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Dan_the_Chemist
03-03-2017, 11:58 PM
Okay, now that I've gone crazy and bought the Battleshaper... (a shaper big enough for a battleship) I feel that the collection, transport, installation, rebuild, first cuts and learning how to actually use the thing might make a good series of videos... I've made a couple of videos and put them on Youtube, but they don't compare with the artistry of some of our other member's videos. For example - the videos of This Old Tony, who would be great if he could just lighten up and develop a sense of humor.

So, what advice can you guys give to me? Should I talk to the hands, or use a tripod and talk to the camera? (warning - I'm powerful ooogly). What the best editing software? Do you like heavily after-edited, or simple but full of good content like Joe Pie and Mr Pete222? How does Clickspring do it - does he own a production company?

And most importantly - where do I find a penny to include scale in my videos (like The Joy of Precision)?

This is the best one I've done so far... The video is from a series of letters home from the young pup Kristina.
https://www.youtube.com/watch?v=5__gnu9Hipw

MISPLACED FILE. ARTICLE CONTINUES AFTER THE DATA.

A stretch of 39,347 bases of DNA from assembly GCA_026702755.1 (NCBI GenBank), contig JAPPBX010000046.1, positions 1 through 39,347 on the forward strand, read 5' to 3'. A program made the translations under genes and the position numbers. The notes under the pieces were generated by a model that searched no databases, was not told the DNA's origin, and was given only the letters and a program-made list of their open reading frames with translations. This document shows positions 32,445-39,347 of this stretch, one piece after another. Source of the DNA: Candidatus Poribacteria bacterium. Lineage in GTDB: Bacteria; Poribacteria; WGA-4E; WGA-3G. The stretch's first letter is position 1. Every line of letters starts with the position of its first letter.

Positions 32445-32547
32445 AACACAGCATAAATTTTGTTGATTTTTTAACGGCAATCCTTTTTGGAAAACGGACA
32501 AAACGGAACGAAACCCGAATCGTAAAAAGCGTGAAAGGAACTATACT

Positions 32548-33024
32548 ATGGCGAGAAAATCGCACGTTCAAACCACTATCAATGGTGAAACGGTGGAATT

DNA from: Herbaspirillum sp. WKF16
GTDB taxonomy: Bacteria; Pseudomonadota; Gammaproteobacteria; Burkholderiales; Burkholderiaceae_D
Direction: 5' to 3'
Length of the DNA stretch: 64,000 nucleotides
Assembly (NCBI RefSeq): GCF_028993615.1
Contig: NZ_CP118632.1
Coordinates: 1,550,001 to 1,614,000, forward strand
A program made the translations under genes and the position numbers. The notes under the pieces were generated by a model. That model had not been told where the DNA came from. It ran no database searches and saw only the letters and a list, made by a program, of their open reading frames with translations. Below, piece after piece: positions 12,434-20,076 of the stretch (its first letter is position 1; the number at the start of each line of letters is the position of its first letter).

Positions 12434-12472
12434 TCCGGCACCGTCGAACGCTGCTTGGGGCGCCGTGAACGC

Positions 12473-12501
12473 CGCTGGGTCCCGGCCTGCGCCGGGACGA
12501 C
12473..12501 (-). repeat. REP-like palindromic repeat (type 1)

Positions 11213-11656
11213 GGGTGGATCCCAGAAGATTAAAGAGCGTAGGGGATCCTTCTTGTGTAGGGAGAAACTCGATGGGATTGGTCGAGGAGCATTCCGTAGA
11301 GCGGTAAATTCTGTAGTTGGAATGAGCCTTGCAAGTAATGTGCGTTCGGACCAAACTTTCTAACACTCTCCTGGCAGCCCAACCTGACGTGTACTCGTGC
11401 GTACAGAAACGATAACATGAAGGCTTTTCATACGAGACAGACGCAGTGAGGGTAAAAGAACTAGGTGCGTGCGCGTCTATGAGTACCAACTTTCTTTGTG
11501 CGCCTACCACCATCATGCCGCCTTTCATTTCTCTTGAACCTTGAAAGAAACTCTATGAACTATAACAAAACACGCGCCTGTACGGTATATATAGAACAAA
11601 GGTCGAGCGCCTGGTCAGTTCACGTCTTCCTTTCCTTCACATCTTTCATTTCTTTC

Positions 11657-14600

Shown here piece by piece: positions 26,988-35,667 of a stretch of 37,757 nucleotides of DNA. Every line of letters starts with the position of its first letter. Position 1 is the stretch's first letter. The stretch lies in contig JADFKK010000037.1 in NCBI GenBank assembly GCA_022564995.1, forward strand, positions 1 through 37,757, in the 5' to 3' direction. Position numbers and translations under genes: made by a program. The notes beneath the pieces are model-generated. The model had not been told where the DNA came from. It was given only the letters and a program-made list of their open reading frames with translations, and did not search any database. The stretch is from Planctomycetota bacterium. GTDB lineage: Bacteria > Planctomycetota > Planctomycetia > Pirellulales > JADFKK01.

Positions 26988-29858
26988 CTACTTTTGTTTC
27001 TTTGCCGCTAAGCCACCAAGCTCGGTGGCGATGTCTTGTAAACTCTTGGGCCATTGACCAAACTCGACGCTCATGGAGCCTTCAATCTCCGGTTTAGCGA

Thanks

Dan

PS... Here are another couple of pics of the Battleshaper.

http://i.imgur.com/XTzrqMV.jpg

http://i.imgur.com/1XLrUJt.jpg

PStechPaul
03-04-2017, 12:15 AM
I enjoyed your video featuring the dogs. Don't worry too much about slick editing - just keep it interesting and don't spend too much time on monotonous portions. The most important thing is to take video of almost everything, and choose the best parts to put together and make public. I have well over 100 videos on my YouTube channel(s), and only a few are pretty good, but I'm glad I captured many of those moments, especially those of my dog Muttley (RIP 11/15).

https://www.youtube.com/user/PaulAndMuttley

nc5a
03-04-2017, 04:29 AM
Dan,

I'm stepping into the video arena myself. Yesterday, after much research I purchased Power Director 15 ($53 and change) for the download and a DVD. I decided to buy a decent editor rather than mess with free ones that may or may not work for me. The 2017 review of the top 10 editors I read had it rated as the best low cost editing software. In 2016 it was rated gold in the top 10. Since I'm a beginner I went with an editor that is supposed to be easy to use. Also, there are a couple pretty good you tube videos showing how to use it.

I shot 23 video files in HD since the beginning of the year and imported them into Power Director 15 today. I played with them a bit in the full function editor then realized I needed to go back and look at some more instructional videos. There is a beginner editor within Power Director 15 that I could have used, maybe should have used. I also down loaded the 444 page manual for it.

Did you get any manuals with it? How about tooling? Did the owner power it up for you? My 16" G&E was an auction buy so there was no chance to power it up.

Good luck and keep us up to date.

Ron

enginuity
03-04-2017, 01:09 PM